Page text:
Bryony and Roses
By T. Kingfisher
Genre: YA Fantasy
Number of Pages: 216
Bryony and her sisters have come down in the world. Their merchant father died trying to reclaim his fortune and left them to eke out a living in a village far from their home in the city.
But when Bryony is caught in a snowstorm and takes refuge in an abandoned manor, she stumbles into a house full of dark enchantments. Is the Beast that lives there her captor, or a fellow prisoner? Is the house her enemy or her ally? And why are roses blooming out of season in the courtyard?
Armed only with gardening shears and her wits, Bryony must untangle the secrets of the house before she—or the Beast—are swallowed by them.
I will give Kingfisher this: her concept was original. I enjoyed how the rose played into the story, but in the end, a lot of the crowning originality of this novel played far too little too late a part in the story. I am likely overly cynical of this novel, as I would be of any Beauty and the Beast retelling since it’s my favourite fairy tale, but part of my distaste is because T. Kingfisher’s The Seventh Bride (which you can read the review for here, and look at the book’s Amazon listing here) took many fairy tale elements and yet created a whole new world and story that was completely unique, which was what I had hoped for in reading Bryony and Roses.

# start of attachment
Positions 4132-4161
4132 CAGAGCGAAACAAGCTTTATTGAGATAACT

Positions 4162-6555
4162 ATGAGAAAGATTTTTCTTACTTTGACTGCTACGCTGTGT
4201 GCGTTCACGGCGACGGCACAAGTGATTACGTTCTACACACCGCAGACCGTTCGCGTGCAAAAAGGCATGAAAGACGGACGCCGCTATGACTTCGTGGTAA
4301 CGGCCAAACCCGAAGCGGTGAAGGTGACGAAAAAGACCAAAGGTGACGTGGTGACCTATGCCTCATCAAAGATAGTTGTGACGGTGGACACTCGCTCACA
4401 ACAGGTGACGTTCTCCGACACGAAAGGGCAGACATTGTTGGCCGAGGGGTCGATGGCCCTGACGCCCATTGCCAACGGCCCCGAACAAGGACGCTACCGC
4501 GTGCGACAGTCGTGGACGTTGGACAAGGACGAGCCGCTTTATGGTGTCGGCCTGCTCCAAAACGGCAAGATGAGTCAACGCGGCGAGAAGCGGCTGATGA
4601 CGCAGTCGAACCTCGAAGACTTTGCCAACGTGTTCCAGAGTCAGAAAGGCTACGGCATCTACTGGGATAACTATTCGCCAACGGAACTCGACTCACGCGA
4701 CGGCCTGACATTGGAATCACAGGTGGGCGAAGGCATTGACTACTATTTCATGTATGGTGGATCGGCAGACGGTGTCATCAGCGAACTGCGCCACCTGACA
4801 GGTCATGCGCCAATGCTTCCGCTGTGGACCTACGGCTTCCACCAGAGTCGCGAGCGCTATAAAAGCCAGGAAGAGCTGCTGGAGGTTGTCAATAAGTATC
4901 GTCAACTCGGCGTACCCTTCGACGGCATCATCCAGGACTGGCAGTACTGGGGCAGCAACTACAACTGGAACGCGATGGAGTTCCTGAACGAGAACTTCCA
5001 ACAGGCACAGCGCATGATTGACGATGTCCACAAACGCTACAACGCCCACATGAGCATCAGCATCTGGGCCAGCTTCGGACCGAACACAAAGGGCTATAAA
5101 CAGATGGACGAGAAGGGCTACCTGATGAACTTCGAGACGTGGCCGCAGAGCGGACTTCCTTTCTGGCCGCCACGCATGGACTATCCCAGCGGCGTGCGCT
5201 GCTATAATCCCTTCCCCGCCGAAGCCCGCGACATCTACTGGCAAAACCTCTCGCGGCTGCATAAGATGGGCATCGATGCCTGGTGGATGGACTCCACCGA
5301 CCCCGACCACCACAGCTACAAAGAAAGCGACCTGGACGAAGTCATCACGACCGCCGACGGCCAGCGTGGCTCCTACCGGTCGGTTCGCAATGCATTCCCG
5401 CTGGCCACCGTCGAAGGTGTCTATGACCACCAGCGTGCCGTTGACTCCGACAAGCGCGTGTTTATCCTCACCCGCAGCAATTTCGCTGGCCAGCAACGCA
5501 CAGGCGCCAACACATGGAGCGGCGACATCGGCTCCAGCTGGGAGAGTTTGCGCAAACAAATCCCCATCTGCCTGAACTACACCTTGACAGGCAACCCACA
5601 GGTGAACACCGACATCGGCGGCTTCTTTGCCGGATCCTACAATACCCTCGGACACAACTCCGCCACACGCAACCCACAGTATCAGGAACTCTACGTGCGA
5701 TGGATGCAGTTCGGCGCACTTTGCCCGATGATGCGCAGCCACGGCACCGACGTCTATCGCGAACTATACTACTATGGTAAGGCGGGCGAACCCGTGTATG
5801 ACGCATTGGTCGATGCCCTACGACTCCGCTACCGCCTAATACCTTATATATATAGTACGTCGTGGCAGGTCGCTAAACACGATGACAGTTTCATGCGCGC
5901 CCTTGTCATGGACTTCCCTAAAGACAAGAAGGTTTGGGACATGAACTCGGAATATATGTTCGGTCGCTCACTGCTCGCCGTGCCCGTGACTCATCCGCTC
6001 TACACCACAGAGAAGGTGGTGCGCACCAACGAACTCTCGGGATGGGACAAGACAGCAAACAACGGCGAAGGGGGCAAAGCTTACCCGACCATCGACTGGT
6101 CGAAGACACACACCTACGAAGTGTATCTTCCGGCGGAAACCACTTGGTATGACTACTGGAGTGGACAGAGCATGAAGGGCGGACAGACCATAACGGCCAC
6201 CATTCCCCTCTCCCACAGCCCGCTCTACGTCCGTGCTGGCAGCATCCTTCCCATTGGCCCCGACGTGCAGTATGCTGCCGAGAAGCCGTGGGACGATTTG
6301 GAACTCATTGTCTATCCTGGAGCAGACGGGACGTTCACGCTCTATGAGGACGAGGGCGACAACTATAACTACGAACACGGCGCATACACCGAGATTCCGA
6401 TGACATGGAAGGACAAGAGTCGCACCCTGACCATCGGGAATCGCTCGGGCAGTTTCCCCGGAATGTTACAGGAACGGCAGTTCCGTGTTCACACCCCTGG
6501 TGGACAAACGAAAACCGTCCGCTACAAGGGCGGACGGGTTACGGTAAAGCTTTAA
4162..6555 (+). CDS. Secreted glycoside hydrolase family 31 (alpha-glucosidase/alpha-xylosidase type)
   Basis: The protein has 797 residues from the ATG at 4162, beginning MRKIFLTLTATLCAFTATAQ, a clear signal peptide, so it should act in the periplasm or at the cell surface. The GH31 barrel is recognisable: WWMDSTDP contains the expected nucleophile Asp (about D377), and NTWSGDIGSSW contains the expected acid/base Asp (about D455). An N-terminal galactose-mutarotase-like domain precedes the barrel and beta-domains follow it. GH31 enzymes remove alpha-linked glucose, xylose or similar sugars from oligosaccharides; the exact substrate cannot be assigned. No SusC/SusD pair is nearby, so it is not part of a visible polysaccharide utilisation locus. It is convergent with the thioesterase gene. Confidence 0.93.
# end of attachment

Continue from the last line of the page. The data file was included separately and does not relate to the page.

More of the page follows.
Bryony is such a harsh name for a character most often referred to as “Belle” or “Beauty”. Throughout reading the book, I found the name rather jarring. Bryony is a wild climbing vine with green flowers, and not the most common of names. The name Bryony could be seen as foreshadowing towards both the character’s abilities and the ending, which is in a way, quite clever, but it seemed very dissonant from the tone of the novel otherwise.
Bryony and Roses does follow closer to the original story of Beauty and the Beast than the Disney version most are familiar with. Instead of merely being an angry, irritable beast, this beast has interests and wishes to make Bryony happy, and always asks her if she’ll marry him. There is still a hint of Disney’s magic castle, but Kingfisher’s reasoning for that is quite sound, and not discovered until the end of the novel.
One thing I very much liked about this version of Beauty and the Beast is that Bryony herself was the one who entered the castle and had to give herself up to the beast since she’d taken refuge there. The book does a good job of fleshing out the characteristics and personalities of Bryony’s father and two sisters (yeah, Beauty had two sisters– Disney forgot to tell you that). The personalities of the father and sisters are reversed from what they were in the original story, which made for an interesting twist. Having Bryony love and care about her sisters, and having her presence be detrimental to their well being, made more sense as to why she was so upset about having to leave the life she knew before.
The true gem of this story was the function of the rose. Unfortunately, the mystery that could have and should have been building for the entire novel was quickly explained away, despite having been the whole reason behind why everything is as it is. Had more time been spent on what was only glossed over in regards to the rose, I think the quality of this novel would have greatly improved.
Author Bio: (From Amazon)
T. Kingfisher is the vaguely absurd pen-name of Ursula Vernon, an author from North Carolina. In another life, she writes children’s books and weird comics. She has been nominated for the World Fantasy and the Eisner, and has won the Hugo, Sequoyah, Nebula, Alfie, WSFA, Coyotl and Ursa Major awards, as well as a half-dozen Junior Library Guild selections.